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Monthly Archives: January 2016

VMware Integrated OpenStack Video Series: Adding Projects and Users

VMware Integrated OpenStack supports using either the Keystone database or LDAP as identity sources for simple user management. OpenStack administrators can leverage Projects to allocate resources (ex: vCPUs, RAM, storage, networks, etc.) to groups of related users (i.e. application developers, database administrators, etc.).

This simple resource allocation method provides users with flexibility regarding how they use available resources. That is, they have a big bucket of resources available to them instead of having to make requests to the IT administrators every time they need to spin up new VMs, networks, etc. IT administrators retain control by setting quotas in OpenStack, and they can use cost management tools like vRealize Business to chargeback/showback resource consumption to the various user groups.

The following video provides a detailed walkthrough of managing OpenStack users and projects.

 

Stay tuned for the next installment covering monitoring and troubleshooting the OpenStack management plane! In the meantime, you can learn more on the VMware Product Walkthrough site and on the VMware Integrated OpenStack product page.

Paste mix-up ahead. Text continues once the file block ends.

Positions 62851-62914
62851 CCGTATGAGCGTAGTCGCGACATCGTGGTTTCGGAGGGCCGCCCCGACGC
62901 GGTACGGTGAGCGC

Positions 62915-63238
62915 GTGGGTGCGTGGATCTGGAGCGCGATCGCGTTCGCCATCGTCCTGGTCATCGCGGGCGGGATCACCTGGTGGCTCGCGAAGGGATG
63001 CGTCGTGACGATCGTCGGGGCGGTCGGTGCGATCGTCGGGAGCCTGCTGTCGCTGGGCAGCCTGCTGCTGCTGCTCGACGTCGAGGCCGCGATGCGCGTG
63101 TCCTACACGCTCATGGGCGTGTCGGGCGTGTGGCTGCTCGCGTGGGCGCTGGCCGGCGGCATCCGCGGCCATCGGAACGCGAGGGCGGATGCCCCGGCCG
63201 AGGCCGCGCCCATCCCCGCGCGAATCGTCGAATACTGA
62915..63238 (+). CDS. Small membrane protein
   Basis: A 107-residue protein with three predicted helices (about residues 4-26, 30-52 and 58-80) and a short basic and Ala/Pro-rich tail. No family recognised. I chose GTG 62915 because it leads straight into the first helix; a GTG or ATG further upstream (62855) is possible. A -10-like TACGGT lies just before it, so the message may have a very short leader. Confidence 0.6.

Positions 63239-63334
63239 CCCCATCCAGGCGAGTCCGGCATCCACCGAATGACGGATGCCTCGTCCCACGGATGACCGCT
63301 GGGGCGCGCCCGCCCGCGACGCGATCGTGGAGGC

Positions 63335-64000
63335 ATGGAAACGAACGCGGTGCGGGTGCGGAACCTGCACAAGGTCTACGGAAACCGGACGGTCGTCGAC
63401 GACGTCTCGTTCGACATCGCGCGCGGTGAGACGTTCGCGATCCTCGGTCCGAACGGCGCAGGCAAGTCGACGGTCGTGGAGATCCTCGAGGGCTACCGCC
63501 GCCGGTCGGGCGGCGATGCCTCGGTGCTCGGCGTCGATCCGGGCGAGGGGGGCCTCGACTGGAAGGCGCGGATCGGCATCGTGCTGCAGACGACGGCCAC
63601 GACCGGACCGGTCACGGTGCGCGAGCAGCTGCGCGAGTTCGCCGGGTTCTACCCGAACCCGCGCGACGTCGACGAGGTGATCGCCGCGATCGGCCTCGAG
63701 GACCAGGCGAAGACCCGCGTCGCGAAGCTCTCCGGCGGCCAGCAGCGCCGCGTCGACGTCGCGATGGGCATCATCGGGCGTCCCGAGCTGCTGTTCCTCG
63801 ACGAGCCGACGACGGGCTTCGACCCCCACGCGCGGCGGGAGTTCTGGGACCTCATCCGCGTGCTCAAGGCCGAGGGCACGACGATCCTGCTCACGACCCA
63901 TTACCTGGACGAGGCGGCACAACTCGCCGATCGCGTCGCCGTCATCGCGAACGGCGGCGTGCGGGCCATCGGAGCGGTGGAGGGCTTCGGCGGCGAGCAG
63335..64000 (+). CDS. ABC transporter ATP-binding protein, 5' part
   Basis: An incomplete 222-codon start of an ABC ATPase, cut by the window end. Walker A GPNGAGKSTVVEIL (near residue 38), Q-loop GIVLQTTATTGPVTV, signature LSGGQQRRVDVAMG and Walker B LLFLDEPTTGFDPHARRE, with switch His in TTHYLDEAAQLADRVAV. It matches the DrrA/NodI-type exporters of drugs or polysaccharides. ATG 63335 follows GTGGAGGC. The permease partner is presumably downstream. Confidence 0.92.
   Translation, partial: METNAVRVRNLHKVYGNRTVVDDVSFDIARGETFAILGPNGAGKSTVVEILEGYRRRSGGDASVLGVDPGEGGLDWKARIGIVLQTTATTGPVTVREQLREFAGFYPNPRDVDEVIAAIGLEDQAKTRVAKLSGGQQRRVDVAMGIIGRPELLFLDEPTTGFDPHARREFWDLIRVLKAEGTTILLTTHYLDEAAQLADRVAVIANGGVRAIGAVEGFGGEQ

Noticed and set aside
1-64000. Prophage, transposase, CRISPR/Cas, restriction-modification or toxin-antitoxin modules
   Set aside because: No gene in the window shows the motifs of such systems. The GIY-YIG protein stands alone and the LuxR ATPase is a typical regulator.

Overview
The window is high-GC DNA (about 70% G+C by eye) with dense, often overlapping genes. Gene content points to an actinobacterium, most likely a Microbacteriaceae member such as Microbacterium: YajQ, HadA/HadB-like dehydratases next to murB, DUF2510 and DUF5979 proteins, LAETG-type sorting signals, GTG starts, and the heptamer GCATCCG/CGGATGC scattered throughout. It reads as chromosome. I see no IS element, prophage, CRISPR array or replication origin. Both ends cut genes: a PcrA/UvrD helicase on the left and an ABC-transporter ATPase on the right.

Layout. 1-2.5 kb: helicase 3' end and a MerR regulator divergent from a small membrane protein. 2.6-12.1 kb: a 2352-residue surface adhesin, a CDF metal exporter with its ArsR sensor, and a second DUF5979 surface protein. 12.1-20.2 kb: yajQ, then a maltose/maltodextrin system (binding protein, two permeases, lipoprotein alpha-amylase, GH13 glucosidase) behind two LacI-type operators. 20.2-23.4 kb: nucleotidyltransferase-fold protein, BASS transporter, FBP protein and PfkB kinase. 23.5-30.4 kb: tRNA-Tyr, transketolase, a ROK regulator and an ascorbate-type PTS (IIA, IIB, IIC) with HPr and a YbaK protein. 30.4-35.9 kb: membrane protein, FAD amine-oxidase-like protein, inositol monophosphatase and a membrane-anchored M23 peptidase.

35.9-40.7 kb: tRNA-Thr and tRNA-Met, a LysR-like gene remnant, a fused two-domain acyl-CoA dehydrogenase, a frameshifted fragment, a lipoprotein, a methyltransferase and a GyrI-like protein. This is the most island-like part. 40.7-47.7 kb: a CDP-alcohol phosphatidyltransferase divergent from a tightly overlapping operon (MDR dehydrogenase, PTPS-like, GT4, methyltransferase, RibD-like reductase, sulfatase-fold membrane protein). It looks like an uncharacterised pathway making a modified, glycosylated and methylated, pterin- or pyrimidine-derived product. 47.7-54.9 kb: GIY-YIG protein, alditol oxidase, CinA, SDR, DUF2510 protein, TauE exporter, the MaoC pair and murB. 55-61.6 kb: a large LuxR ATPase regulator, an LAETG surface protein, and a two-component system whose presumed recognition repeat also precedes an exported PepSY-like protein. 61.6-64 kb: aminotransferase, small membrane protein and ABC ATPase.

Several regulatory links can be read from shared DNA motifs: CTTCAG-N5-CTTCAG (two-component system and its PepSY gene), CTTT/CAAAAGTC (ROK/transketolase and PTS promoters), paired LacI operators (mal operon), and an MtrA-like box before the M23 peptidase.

VMware Integrated OpenStack Video Series: Security Groups

OpenStack’s security groups capability is a key feature in its support for multi-tenant workloads. Security groups are sets of rules that users utilize to specify access to their application infrastructure. This access is specified either via a classless inter-domain routing (CIDR) network range or by specifying the name of another security group.

Let’s take a look at how security groups would be applied in a simple three-tier application infrastructure consisting of web, application, and database layers:

OpenStack Security Groups

The application developer has restricted access to the various tiers of her application as follows:

  • Users can only access the Web tier, and that access is restricted solely to TCP 443 for HTTPS
  • Only instances in the Web security group can access instances in the App security group
  • Only instances in the App security group can access instances in the DB security group

VMware Integrated OpenStack leverages VMware NSX’s own security group functionality to implement this capability for our users. The application developers are not even aware of this advantage for their application security because they are using industry-standard open source APIs to deploy their infrastructure.

The following video provides a detailed walkthrough of using OpenStack security groups.

 

Stay tuned for the next installment covering OpenStack users and projects! In the meantime, you can learn more on the VMware Product Walkthrough site and on the VMware Integrated OpenStack product page.